While they may not retain heat as well as cast iron grates, their consistent heat distribution supports even cooking. For grillers seeking a low-maintenance and long-lasting option, stainless steel grates are an excellent choice.

Which Grill Grate Material Is Best for You?

Of course, the grill grate material we consider to be the best may not be the best for you! Everyone’s cooking preferences, tolerance for cleaning and maintenance, and budget are different.

Even your location can impact which grill grates will be the best option for you since living near water can cause even high-quality stainless steel to rust over time.

Before you choose which grill grate material will be the best fit for your grill, ask yourself these questions:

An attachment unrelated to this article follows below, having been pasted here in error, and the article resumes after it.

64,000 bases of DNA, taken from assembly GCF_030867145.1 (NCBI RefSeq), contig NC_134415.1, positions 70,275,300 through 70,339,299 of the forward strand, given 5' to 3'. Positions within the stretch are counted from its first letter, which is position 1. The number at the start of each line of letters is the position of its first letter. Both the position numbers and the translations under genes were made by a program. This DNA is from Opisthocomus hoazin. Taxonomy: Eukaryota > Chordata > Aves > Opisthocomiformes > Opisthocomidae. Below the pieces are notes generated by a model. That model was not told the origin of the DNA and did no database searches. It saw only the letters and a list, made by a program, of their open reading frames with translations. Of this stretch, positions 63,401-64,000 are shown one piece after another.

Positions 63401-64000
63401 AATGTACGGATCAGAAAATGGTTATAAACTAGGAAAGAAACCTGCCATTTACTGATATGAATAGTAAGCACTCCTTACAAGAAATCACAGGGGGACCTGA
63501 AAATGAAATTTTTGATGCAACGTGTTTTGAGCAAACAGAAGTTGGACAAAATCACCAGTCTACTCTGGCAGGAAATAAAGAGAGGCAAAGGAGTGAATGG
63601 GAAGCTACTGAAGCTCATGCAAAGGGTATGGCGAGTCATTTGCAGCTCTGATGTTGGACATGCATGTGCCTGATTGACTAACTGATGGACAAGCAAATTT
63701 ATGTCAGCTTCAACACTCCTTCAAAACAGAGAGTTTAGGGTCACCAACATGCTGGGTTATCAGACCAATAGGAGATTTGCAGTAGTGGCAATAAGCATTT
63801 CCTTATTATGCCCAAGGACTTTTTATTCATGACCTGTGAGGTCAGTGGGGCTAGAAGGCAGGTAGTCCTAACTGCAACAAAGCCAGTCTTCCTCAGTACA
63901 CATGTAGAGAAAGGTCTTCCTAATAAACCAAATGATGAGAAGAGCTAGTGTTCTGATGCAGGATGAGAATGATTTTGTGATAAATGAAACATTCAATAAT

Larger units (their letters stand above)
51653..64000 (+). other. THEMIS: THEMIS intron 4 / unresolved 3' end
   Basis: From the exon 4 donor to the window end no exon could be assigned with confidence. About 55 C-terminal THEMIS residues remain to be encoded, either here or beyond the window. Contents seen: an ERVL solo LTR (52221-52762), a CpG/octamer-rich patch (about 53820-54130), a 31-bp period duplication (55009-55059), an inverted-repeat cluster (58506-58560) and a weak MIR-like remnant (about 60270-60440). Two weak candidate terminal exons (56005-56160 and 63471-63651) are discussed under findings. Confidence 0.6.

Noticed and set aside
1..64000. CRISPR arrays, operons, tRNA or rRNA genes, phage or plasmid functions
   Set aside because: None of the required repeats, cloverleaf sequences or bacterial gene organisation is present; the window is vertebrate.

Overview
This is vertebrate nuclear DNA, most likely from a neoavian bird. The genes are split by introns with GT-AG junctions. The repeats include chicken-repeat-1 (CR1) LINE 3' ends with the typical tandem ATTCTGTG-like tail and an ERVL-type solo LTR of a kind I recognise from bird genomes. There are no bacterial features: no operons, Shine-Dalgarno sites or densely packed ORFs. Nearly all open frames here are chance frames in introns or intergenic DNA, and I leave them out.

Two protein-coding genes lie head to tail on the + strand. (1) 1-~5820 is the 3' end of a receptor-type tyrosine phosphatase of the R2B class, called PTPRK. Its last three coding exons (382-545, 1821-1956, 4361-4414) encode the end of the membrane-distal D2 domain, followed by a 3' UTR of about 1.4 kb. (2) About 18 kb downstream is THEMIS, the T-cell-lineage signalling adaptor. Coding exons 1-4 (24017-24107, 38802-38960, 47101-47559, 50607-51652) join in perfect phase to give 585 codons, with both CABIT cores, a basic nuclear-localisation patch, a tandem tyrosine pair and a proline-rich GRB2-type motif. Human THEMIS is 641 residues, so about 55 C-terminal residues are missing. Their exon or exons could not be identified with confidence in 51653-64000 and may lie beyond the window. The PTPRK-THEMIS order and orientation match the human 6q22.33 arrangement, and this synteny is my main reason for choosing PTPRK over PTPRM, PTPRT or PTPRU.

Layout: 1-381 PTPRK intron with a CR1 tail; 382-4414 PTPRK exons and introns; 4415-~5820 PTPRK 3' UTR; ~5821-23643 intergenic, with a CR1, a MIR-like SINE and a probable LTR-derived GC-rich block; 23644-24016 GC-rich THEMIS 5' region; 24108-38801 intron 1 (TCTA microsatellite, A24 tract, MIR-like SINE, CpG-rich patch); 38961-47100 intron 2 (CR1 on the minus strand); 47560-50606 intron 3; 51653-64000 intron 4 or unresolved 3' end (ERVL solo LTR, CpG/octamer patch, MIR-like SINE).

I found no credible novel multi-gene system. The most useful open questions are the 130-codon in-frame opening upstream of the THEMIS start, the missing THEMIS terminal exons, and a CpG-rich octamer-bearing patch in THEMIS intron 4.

Do You Like to Cook With Low Heat or High Heat?

If you typically stick to low-heat cooking and cook things like fish or vegetables, then porcelain enameled grates are a fantastic choice.

If you prefer to get things roaring hot before cooking, you’ll want grates that offer high heat retention, like cast iron.

Do You Like to Season Your Grill?

Taking care of cast iron cooking equipment is a labor of love, and many people just don’t feel up to it.

However, if you enjoy the seasoning process, consider non-coated cast iron grates since they’ll allow you to season the surface without worrying about chipping the coating.

How Long Would You Like Your Grates to Last?

This may seem like a trick question (of course, you want your grates to last as long as possible!), but it is one to consider.

Cast iron grates can last for decades with proper handling, but one accidental drop onto your patio can break them apart.